Published on 02-Mar-2024

A guide to learning the 5 Basic Types of Weld Joints

A guide to learning the 5 Basic Types of Weld Joints

This guide will cover the 5 basic types of welds and weld joints, the pros and cons of each, and the possible different applications for each.

Difference Between a Weld and a Joint

Before we go further, it is important to point out that types of “joints” and types of “welds” are not the same thing, and it is incorrect to try to use these terms interchangeably.

Joints are the points or edges where two or more pieces of metal are brought together to achieve a desired shape or structure.

Welds refer to the weld configuration used to weld the pieces of metal within the joint and make, effectively, one completed part. For example, the commonly used fillet weld could be used to weld a lap joint, corner joint, or T-joint.

The 5 Basic Weld Joints

Let’s take a look at each different type of weld joint, describe what it is, how it might be utilized, and the possible pros and cons of each.

1. Butt Joint

Within the butt-joint classification, there are a number of variations on the design of butt joints based on the edge preparation of the two elements of the joints, including; 

  • Square
  • Single bevel
  • Double bevel
  • Single J
  • Double J
  • Single V
  • Double V
  • Single U
  • Double U 
  • Flanged
  • Round edge (single flare and double flare)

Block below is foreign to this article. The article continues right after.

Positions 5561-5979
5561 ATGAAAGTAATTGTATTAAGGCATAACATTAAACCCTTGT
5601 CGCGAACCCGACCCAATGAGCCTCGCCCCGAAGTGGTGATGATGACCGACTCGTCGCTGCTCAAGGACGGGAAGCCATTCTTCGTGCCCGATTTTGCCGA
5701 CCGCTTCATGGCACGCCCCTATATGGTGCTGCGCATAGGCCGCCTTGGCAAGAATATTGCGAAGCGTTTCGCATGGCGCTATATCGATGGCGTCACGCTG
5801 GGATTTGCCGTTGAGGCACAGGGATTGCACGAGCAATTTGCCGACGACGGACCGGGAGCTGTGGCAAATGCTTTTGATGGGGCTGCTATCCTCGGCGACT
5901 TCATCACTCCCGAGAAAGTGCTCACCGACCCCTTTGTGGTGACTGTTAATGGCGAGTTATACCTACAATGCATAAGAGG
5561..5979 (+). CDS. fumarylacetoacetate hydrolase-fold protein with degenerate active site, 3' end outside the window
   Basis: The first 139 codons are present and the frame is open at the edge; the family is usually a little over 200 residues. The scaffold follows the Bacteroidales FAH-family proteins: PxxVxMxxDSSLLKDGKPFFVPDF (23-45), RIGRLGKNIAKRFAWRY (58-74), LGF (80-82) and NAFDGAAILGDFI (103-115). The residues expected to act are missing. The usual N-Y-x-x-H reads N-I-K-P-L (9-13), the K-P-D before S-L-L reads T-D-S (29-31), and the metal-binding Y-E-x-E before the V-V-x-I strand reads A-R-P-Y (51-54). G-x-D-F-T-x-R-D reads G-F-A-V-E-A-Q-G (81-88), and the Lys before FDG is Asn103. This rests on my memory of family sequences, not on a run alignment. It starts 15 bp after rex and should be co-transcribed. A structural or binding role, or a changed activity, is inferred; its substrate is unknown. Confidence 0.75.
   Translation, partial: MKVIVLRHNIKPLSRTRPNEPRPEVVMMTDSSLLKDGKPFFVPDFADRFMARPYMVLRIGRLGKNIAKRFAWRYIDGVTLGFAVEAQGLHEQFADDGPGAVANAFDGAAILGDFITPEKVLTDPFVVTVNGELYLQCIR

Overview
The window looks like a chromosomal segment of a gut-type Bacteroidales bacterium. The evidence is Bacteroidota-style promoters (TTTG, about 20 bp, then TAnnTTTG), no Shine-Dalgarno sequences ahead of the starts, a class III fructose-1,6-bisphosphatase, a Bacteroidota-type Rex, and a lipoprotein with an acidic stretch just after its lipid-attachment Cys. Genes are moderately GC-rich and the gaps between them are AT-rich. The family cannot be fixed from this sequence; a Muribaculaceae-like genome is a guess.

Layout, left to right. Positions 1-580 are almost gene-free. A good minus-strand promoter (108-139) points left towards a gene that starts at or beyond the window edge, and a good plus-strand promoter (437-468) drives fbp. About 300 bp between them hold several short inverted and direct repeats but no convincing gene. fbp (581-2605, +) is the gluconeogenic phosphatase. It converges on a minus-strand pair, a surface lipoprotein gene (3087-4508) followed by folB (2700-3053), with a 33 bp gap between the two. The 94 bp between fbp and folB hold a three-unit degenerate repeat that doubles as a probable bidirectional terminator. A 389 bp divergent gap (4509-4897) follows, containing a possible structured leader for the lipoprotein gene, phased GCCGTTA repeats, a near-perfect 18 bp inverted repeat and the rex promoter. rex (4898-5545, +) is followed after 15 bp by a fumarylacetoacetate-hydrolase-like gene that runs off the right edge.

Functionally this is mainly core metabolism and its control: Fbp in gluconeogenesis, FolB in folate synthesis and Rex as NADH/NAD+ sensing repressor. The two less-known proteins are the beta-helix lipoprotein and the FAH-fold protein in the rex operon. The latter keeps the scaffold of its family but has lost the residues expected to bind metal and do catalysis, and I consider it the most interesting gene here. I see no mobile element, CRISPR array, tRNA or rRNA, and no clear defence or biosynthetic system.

Butt Joint

* Square Butt Joints

A square butt joint would commonly be used on thinner sections of a plate, tubing, angle, or channel, i.e., ¼” or less, and is not under tremendous amounts of stress.

These joints require virtually no joint preparation to speak of; merely fit the pieces together with whatever gap suits the chosen welding process and requirements of the task involved, and start welding.

* Single Bevel Butt Joints

A single bevel is where only one of the pieces to be joined requires a bevel to achieve the desired weld penetration.

This is commonly used when welding beams to columns in the structural steel construction industry.

It would not be practical, or even possible, to bevel a column in the vertical position so the joint prep is performed on the beam only.

A single bevel in this application allows the welder to weld the entire joint from one side.

This is advantageous where access to both sides of the joint may not be possible. A backing bar may or may not be required, depending on the joint design.

* Double Bevel Butt Joints

A double bevel, on the other hand, can be advantageous for this very reason; no backing material is required.

The welder may simply weld from one side and then clean the root pass from the opposite side and achieve complete joint penetration this way.

Double bevel weld joints are commonly used on pipes to join pipe sections and achieve complete joint penetration which is required for process piping.

The beveling can be easily accomplished with an angle grinder for smaller pipes or a beveling machine, a commonly used tool in the pipe trades. 

* Single V Butt Joints

Single V butt joints are mainly used in joining pipes together where welding occurs from only one side, especially for pipes lower than 24” NPS.

In this type of joint, the root pass can be welded with the GTAW process or by the SMAW process using cellulosic electrodes like E6010.

* Double V Butt Joints

A double V bevel can also be used for joining heavy sections of plate or beams together where there is access to both sides of the joint.